Everyone agrees that cities matter. No, they’re crucial. The Federation of Canadian Municipalities notes on its website, “urban economies are where people live, where jobs are created and where most goods and services are produced and consumed.” The Conference Board of Canada calls them “drivers of national prosperity.” Economists such as Richard Florida have celebrated their vital role in fostering creativity, innovation and trade.
At the same time, there is widespread agreement that city governments lack the funding they need to fulfill their responsibilities. Federal political parties have sought to outbid each other in their commitment to Canada’s cities. Billions of dollars in federal infrastructure funding has been promised, with billions more on the way in the form of a share of the federal gas tax.
Yet for an institution that is, by common consent, so critical, cities face remarkably little scrutiny. Voter turnout in municipal elections is commonly under 40 per cent. Candidates are often elected by acclamation. In the absence of party labels, in most cities voters have little information on what the various candidates stand for, if they even know their names.
And for governments that so aggressively advertise how short of funds they are, Canada’s cities are notably averse to providing data on just how well they are using existing funds. At other levels of government, and in other public sector institutions, there has been some progress of late in pursuit of what is often called, as if to emphasize its radicalism, “evidence-based decision-making.” Cities stand apart, defiant outposts of opacity.
This survey, the first of its kind in Canada, is an attempt to change all that. It provides citizens in 31 cities across the country with comparative data on how well—or poorly—their city is run, measured by the cost and quality of the public services it delivers. (Why 31? We took the 30 largest cities in Canada, added whatever provincial capitals were not on the list, then subtracted a few cities from the Greater Toronto Area for better regional balance. Somehow that left 31.)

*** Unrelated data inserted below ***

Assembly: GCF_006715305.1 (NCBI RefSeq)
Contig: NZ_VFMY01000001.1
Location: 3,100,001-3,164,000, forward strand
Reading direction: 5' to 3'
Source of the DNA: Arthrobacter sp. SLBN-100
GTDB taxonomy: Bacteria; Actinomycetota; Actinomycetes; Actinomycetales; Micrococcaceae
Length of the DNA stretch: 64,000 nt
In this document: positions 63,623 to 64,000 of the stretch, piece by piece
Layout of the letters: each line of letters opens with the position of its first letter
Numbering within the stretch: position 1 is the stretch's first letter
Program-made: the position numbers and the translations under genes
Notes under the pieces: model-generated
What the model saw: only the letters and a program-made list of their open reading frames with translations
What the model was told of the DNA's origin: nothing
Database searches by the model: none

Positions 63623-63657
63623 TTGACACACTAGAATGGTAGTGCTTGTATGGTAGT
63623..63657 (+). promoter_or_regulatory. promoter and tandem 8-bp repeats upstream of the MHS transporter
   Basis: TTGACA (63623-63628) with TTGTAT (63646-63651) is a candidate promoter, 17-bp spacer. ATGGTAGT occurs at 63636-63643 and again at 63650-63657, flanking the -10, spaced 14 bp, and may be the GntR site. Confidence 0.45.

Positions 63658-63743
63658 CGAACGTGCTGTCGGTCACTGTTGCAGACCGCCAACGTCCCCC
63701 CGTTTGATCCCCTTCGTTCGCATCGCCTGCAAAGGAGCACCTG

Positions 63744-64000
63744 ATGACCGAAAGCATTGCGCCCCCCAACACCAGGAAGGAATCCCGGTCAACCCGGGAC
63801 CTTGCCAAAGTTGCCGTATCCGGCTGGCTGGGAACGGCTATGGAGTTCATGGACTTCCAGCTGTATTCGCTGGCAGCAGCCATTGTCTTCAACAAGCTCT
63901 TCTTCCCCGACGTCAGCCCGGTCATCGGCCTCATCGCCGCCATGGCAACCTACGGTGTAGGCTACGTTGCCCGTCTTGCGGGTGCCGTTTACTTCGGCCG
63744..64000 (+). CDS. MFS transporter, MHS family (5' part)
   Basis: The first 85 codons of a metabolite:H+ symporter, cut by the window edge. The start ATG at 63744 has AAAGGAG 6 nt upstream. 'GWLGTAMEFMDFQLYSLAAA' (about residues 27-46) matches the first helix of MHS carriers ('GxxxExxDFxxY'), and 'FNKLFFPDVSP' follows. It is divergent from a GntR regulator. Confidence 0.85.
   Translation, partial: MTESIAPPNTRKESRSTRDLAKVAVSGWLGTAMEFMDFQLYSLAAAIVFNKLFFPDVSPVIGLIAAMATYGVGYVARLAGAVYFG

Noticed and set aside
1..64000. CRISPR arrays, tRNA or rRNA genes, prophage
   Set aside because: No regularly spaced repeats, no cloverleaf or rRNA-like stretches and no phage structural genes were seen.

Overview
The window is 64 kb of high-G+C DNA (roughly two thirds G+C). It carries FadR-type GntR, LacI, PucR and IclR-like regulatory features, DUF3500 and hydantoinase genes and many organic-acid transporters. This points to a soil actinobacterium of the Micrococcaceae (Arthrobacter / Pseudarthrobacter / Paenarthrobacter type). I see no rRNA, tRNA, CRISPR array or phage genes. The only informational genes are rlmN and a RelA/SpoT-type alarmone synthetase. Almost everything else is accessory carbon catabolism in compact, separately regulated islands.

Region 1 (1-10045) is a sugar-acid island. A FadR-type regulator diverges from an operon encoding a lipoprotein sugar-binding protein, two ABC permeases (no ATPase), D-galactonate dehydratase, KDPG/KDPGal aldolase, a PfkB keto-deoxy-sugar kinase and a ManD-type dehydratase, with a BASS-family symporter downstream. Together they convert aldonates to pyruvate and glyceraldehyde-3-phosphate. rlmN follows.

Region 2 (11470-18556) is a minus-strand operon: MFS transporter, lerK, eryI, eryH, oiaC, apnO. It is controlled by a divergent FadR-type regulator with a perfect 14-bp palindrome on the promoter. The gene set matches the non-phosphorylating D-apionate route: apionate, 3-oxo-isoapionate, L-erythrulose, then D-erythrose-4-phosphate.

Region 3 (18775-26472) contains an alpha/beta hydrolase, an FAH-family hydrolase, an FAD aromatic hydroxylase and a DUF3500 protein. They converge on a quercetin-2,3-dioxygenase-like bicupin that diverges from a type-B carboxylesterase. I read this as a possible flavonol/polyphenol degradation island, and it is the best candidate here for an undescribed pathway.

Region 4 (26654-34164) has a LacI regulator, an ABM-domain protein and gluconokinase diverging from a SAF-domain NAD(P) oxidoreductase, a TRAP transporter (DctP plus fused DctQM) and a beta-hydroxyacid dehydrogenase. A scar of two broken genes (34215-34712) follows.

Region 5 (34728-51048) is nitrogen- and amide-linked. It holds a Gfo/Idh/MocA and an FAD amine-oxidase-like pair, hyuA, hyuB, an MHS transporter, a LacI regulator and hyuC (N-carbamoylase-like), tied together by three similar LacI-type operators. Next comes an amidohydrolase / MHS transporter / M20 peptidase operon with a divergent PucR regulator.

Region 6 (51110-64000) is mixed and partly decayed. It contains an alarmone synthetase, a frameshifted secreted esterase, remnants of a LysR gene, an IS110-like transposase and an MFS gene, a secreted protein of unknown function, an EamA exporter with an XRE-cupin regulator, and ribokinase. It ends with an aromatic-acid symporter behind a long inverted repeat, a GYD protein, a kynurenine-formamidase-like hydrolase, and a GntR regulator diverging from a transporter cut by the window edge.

Though the overall results—Burnaby, Saskatoon and Surrey, B.C. lead the pack; Charlottetown, Kingston, Ont., and Fredericton trail—will be of particular interest, they are less important than the process this is intended to kick off. We aim not merely to start some good barroom arguments, but to help voters to hold their representatives to better account, and indeed to help city governments themselves. For without some sort of yardstick to measure their performance, either against other cities or against their own past record, how can they hope to know whether they are succeeding?
To compile the survey, Maclean’s commissioned the Halifax-based Atlantic Institute for Market Studies, expanding on the institute’s earlier work measuring the performance of municipalities in Nova Scotia and New Brunswick. Unlike other studies, this does not try to measure quality of life, or which city is the “best place to live.” Rather, it focuses on the contribution of local governments to this end.
And while other studies, for example the Frontier Centre Local Government Performance Index, have attempted to measure how efﬁcient Canada’s cities are, this survey attempts for the first time to measure how effective they are, that is in terms of the results obtained. It measures not just how much they have spent, but how well they have spent it—the bang for the buck.